How to use gel polish to create butter-yellow nails

It's no secret that many nail artists prefer using gel, even if it may require a bit of a learning curve compared to classic lacquer formulas. For gel, start by applying sunscreen to your hands and cuticles, as many UV nail polish dryers can damage your skin. Allow the sunscreen to absorb for 10 to 15 minutes to optimize your protection. You can also wear a fingerless glove for added peace of mind. Now, it's time to slather on that butter. Prep each nail with a small amount of base coat, like Young Nails Protein Bond. Then, paint on a thin coat of butter-yellow gel, being careful not to coat the cuticles.


Gel polish flows more slowly than traditional nail lacquer, so it's very forgiving to paint with. Yet, it's also more difficult to remove once it sets, so always clean up any drips with a cotton swab dipped in rubbing alcohol before curing the polish beneath a lamp. The amount of time you'll need to cure your nails can vary depending on the products and lamp you use, though it's typically between 30 and 120 seconds per coat of polish. Once each coat is fully set, use a cotton ball saturated with surface cleanser to remove any tackiness. If any mistakes appear along the cuticles after curing, you can use a forked cuticle trimmer (not scissors!) to safely remove them. 

Get mirror-like shine with chrome polish toppers

Now for the fun part: Chrome! Chrome effects are typically available in powdered or liquid form. If you choose another type of chrome, look for lighter shades like opal, white, champagne, or yellow. A darker tint, like purple or green, may completely change the final color of your butter-yellow nails.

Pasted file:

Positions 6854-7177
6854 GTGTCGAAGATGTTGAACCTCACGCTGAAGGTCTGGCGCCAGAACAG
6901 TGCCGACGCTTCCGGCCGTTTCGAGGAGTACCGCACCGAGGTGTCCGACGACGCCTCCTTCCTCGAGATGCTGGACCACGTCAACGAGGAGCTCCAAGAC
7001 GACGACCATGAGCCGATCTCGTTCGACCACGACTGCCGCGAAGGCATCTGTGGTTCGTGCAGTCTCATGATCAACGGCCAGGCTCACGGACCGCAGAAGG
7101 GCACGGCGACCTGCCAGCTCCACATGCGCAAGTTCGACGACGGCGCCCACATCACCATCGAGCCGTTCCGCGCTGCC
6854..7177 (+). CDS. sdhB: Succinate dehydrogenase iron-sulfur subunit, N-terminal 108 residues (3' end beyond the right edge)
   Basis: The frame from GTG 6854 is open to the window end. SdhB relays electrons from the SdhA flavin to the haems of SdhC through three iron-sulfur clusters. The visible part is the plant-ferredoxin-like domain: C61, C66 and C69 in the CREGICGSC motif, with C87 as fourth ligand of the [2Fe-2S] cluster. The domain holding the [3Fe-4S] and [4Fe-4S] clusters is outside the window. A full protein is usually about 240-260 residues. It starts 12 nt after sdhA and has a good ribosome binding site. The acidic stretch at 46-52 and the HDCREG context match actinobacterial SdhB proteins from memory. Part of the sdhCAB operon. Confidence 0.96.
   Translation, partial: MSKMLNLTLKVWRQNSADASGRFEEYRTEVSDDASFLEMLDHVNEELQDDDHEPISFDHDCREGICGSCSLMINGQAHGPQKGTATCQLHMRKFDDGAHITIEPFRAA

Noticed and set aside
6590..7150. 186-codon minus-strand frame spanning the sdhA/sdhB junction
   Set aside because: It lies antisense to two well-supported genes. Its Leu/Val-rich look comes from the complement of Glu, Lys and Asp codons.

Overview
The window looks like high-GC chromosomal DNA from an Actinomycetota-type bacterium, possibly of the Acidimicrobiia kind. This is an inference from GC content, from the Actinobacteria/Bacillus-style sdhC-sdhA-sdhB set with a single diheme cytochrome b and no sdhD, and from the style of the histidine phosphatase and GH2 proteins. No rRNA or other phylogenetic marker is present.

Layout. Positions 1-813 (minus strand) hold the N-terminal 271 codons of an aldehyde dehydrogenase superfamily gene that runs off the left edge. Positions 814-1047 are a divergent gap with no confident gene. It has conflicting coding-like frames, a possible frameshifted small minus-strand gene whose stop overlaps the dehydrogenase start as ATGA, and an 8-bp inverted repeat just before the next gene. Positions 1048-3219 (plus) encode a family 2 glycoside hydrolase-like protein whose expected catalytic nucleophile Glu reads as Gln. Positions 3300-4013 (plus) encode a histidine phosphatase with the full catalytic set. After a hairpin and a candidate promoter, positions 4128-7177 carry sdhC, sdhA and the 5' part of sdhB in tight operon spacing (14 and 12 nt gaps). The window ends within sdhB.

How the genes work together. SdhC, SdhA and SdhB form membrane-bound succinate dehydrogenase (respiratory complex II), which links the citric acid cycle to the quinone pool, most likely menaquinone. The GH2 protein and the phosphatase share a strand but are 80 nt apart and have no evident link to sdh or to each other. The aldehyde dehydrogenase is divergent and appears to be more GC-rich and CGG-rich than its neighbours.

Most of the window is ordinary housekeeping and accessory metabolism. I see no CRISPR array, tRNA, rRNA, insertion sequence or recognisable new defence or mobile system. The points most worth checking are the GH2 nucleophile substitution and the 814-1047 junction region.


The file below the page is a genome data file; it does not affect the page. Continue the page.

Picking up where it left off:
When working with chrome, it's important to note that liquid is easier to control than powder, but both products can cause staining on fabrics and surfaces. Thus, it's essential to use a protective covering or mat over your work surface to protect against spills. For powdered chrome or shimmer pigment, you'll need a silicone tool or eyeshadow sponge. Using your applicator, pick up a tiny pinch of chrome dust and buff it on the surface of each nail. It may not look like much at first, but after a while, you should be left with a brilliant, ultra-reflective finish.

Liquid chrome must be shaken vigorously to mix up all of its sparkly goodness. It has a rather watery consistency, so work carefully to avoid spilling precious drops of product. Paint a small amount on each nail, and lightly brush any excess to coat the edges. Let the chrome set for about 10 seconds, and then use a silicone sponge or applicator to buff your nails until they develop a mirror-like shine.


Design ideas for butter-yellow nails

Butter-yellow nails are a trendy spring nail color no matter how you wear them, but it's always fun to add a bit of bling to your manicure. 3D nail art decals, like rhinestones and pearls, can make a big impact whether you use just one charm or deck out your entire set. The only downside? These little rascals can get everywhere, so you'll need to use a wax stick or pointed cotton swab dipped in clear polish to pick them up effectively. If working with traditional nail polish, use a thicker top coat like China Glaze For Rhinestones Only. For gel nails, a clear choice like Gelish No Cleanse Top Coat should do the trick.


Start by applying a small amount of top coat where you'd like to place your rhinestone or pearl. Next, use your wax stick or cotton swab to pick up a single jewel. Using your crayon or cotton swab tip, gently place the decal atop the freshly painted top coat. Then, use a small drop of top coat over the stone or pearl to seal it. If using gel, cure the nails for 30 to 60 seconds. Using a generous drop of gel top coat may cause a heat reaction while curing due to the thickness of the polish, but it will dissipate quickly and is no cause for alarm. And voila — your buttery rhinestone nails are sure to make everyone melt!